“My heart is full, that God should so answer my simple prayer. I first asked him for $10, then $15, and then for $25. I asked him for $25 several times, and was astonished at my boldness, but the amount was so fixed in my mind, I could not ask for anything else, and then I humbly trusted it to Him, and from that time I thought, I will not name any sum; let it be as He knows my need. And how He has honored my simple faith and trust in these dark days. Your letter contained exactly the $25 I prayed for. I have not had $1.50 to spend this Summer. I have suffered for everything. But through it all I have felt such perfect faith in the Lord, that his hand was leading me, even when I could not see a step before me; and that He should move your heart to help me seems so wonderful, so good. I am so glad I can thank you now, but ah, so much “over there” where words will express so much more in the beautiful atmosphere of heaven. Your letter and kind gift was mailed the very same day that I was praying in great distress and trial. I knew not but that I should be without even a home. My verse was Psalms 50: 15. O, how I had to pray that day. So day by day I was comforted, and now to-day the answer has come.”
Here, then, is a portion of the story of a sweet life who trusted God, not as a God of the past, nor far off, but ever living, ever present, ever faithful, and believed Him able, willing, and that He would help her in her daily life. She tried her Lord, to prove if his promises were indeed true, and she clung to them to the very last. No one knew her need. No one knew what she was praying for. The stranger did not know anything of her. She had asked money of no one but the Lord. Hesitant ever, she dared not name any amount of the Lord, but that ever present Spirit of God guided her heart, made her fix the amount, and then touched the heart of the stranger and fixed the amount also in his mind, and then, by his own guidance saved the letter from being lost, and behold! when opened the prayer of the one and the gift of the other was the same.
What a comfort, what a privilege, then, it is for the true-hearted Christian thus to feel, “There is one who careth for us.”
Daniel Whittle tells us of God’s help even in the courtroom!
And call upon me in the day of trouble: I will deliver thee, and thou shalt glorify me.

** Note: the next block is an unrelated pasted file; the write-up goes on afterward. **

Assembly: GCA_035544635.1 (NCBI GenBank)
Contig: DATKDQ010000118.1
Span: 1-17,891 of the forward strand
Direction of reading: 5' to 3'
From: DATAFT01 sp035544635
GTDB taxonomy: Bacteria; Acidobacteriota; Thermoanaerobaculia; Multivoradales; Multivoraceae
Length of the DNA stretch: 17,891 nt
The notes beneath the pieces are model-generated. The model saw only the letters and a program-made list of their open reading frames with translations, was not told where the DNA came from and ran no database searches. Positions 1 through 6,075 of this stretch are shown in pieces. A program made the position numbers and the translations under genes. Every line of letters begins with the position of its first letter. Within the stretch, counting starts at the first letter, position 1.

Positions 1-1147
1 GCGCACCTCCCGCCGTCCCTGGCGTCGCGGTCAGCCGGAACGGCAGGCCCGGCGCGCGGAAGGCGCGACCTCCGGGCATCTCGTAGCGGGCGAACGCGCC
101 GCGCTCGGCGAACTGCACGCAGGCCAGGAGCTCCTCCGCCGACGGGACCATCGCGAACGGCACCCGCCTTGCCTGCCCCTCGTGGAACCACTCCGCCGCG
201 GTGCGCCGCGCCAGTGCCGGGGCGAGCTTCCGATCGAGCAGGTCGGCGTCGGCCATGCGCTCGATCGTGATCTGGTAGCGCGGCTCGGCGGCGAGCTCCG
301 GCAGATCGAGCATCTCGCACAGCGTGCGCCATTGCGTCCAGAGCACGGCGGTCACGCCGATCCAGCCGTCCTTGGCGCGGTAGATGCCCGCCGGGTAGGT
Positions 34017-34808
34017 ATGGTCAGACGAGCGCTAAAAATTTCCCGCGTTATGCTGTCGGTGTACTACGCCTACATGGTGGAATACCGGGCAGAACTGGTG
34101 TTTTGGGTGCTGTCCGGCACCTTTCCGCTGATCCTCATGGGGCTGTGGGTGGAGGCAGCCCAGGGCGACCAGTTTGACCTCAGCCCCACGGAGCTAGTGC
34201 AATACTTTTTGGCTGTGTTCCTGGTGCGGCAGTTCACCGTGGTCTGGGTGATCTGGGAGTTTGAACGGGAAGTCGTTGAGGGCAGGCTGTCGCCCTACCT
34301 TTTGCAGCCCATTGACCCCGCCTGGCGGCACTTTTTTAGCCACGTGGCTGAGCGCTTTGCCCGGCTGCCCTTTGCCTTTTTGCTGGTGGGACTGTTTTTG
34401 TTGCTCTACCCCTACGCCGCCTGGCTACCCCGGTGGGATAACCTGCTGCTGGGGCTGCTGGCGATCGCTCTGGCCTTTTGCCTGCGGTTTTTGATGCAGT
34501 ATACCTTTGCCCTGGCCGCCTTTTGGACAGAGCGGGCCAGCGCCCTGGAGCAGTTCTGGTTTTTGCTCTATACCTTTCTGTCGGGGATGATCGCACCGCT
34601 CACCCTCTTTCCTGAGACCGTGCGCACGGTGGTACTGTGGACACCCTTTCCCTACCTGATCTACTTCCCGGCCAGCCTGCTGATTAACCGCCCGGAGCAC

“In one of our northern cities, a trial at law took place between a Christian and an infidel. The latter had sued the former for a heavy sum, falsely alleging his promise to pay it for some stocks which he claimed to have sold him. The Christian admitted AN OFFER of the stock, but protested that so far from promising the sum demanded, he had steadily refused to make any trade whatever with the plaintiff. Each of the parties to the suit had a friend who fully corroborated their assertions. Thus the case went before the jury for decision.
“The charge of the judge was stern and significant. ‘It was a grave and most painful task which devolved upon him to instruct the jurors that one of the parties before them must be guilty of deliberate and willful perjury. Their statements were wholly irreconcilable with each other; nay more, were diametrically opposite; and that either were innocently mistaken in their assertions was impossible.
“‘Your verdict, gentlemen,’ he said in conclusion, ‘must decide upon which side this awful and heaven-daring iniquity belongs. The God of truth help you to find the truth, that the innocent suffer not.’
“It was late in the day when the judge’s charge was given, and the finding of the jury was to be rendered in the morning. The plaintiff went carelessly from the court arm in arm with the wicked associate whom he had bribed to swear falsely on his behalf. The defendant and his friend walked away together in painful silence. When the Christian reached his home, he told his family of the judge’s solemn charge and of the grave responsibility which rested upon the jurors. ‘They are to decide which of us has perjured ourselves on this trial,’ he said; ‘and how terrible a thing for me if they should be mistaken in their judgment. There is so little of any thing tangible for their decision to rest upon, that it seems to me as if a breath might blow it either way. They cannot see our hearts, and I feel as if, only God could enable them to discern the truth. Let us spend the evening in prayer that he may give them a clear vision.'”
The twelve jurymen ate their supper in perplexed silence, and were shut in their room for deliberation and consultation. “I never sat in such a case before,” said the foreman. “The plaintiff and defendant have sworn point-blank against each other; and how we are to tell which speaks the truth, I can not see. I should not like to make a mistake in the matter; it would be a sad affair to convict an innocent man of perjury.” Again there was silence among them, as if each were weighing the case in his own mind. “For myself I feel as if the truth must be with the defendant; I am constrained to think that he is an honest man. What say you, gentlemen?” Every hand was raised in affirmation of this opinion. They were fully persuaded of its truth, and gave a unanimous verdict accordingly.
Thus the Christian man was rightfully acquitted, and gave thanks to God, with a new and stronger confidence in the power of prayer. “Call upon me in the day of trouble; I will deliver thee, and thou shalt glorify me,” saith the Lord.